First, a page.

We’re only two months into 2019 at the moment, but already we’ve had just as many new graphics card releases – and both of them have sent shock waves throughout the world of today’s best graphics cards. In January, we had Nvidia’s latest mid-range champion arrive on the scene, the RTX 2060, and just this week we’ve had AMD unleash the world’s first 7nm consumer graphics card in the form of the 4K pixel-pusher, the Radeon 7. And, if the rumour mill is to be believed, we may even be getting a third new graphics card very soon in the form of the Nvidia GTX 1660.
Now that we’ve seen what the Radeon 7 can do, however, it’s time to re-evaluate our best graphics card list for 2019. With all the old AMD and Nvidia graphics cards still going strong as well, we’ve now got more graphics cards to choose from than ever before. Fortunately, help is at hand, as I’m here to aid you in finding the best graphics card for you and your budget. Whether it’s for playing games at 1920×1080, 2560×1440 or 4K, I’ve got you covered.
Best graphics card 2019 guide
Here are the rules. For each resolution, you’ll find two recommendations: the best graphics card for playing games at 60fps on max settings at said resolution, plus the card you should actually buy if you’re not that fussed about having the bestest best graphics. This way, the list caters for both the budget conscious among you, and those who’d rather spend a little extra to max out their current monitor setup.
As for which particular brand of graphics card you should buy, that’s a little more difficult to pin down. More expensive cards tend to have superior, custom cooling mechanisms or slightly faster factory overclock speeds, but in terms of performance increase, you’re really only looking at a couple of frames per second difference – as my RTX 2080Ti benchmark showdown shows. My advice is to simply go for the cheapest one you can find, as I’m not overly convinced you’re really getting that much more for your money by opting for something more expensive.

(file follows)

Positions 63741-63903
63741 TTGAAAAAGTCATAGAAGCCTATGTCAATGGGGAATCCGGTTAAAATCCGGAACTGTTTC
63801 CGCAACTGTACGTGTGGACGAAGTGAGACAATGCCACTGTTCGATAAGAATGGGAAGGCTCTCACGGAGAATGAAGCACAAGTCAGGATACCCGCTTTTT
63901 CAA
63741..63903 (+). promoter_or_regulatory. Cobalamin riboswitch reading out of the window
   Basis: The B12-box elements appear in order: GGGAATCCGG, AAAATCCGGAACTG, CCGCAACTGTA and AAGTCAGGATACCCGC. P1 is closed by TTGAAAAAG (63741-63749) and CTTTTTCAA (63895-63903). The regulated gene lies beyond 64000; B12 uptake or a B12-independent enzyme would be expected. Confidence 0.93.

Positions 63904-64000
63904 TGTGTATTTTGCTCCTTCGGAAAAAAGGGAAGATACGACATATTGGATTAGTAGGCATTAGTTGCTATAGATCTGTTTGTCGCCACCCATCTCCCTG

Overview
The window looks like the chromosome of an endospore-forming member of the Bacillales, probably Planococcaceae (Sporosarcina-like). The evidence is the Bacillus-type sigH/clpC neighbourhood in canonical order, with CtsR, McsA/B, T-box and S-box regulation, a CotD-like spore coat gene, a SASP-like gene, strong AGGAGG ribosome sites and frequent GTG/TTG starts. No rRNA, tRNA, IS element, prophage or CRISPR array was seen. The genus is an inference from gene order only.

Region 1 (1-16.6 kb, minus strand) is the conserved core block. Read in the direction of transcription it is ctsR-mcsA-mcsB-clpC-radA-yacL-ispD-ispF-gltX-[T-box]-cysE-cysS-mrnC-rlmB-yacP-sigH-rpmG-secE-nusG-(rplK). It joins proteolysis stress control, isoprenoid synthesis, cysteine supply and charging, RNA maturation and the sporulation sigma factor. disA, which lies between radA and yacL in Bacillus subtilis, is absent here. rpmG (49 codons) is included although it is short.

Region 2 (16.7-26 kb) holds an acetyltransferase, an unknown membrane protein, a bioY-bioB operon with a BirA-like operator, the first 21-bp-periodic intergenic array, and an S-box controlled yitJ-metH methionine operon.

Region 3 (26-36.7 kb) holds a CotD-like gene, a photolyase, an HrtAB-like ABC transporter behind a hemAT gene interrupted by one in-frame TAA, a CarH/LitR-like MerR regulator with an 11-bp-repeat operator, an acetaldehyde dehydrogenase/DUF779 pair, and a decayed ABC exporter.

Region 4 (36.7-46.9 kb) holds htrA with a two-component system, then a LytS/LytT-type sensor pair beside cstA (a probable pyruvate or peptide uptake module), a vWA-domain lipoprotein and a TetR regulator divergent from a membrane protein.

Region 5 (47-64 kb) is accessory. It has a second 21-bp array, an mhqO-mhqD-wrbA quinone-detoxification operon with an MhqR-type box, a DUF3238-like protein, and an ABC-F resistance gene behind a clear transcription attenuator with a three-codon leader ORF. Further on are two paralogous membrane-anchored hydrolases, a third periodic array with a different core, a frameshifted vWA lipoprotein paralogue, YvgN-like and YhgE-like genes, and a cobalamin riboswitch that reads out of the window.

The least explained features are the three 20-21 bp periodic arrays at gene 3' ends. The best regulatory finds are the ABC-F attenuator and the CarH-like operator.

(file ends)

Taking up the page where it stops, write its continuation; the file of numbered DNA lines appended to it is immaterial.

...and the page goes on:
If you’re building a mini-ITX PC, you’ll also want to look at for ‘mini’ versions of some cards, too, which Zotac tend to specialise in. These often have smaller or a single fan as opposed to two, making them slightly less efficient than a normal sized-model, but they’re a great alternative for smaller PC cases, or those looking to save a bit of money.
Best graphics card for 1080p: Nvidia GeForce GTX 1060 or AMD Radeon RX 580
What you should actually buy: Nvidia GeForce GTX 1050Ti or AMD Radeon RX 570
Sure, there are cheaper 3GB versions of the GTX 1060 and 4GB models of the RX 580 out there, but in terms of giving yourself a bit of future-proofing against the ever-increasing memory demands of today’s big blockbusters, 6GB / 8GB will put you in much better stead in the years to come. Both cards can capably handle almost every game available today at max or very high settings at this resolution, making them our top picks for flawless 1080p gaming. Right now, you also get two free games with the RX 580 (out of Devil May Cry 5, the new Resident Evil 2 remake and The Division 2), arguably making it better value overall than the GTX 1060, which only nets you a Fortnite gear bundle.
However, for those who’d rather not spend the better part of 200 big ones on a graphics card, the 4GB Nvidia GeForce GTX 1050Ti or 8GB AMD Radeon RX 570 will do you just fine. This is as good as it gets under £200 / $200, and is about as close as you’ll get to a perfect budget graphics card. The GTX 1050Ti’s modest-sounding 768 cores put in a surprising amount of work, pushing it to visibly better performance levels than you’d see from a regular GTX 1050 or AMD’s Radeon RX 560, while the RX 570 comes with a healthier 8GB of memory for superior future-proofing. As long as you stick to 1080p, many games will achieve a certain silkiness with maxed-out quality, while the tougher ones can usually be tamed with Medium settings.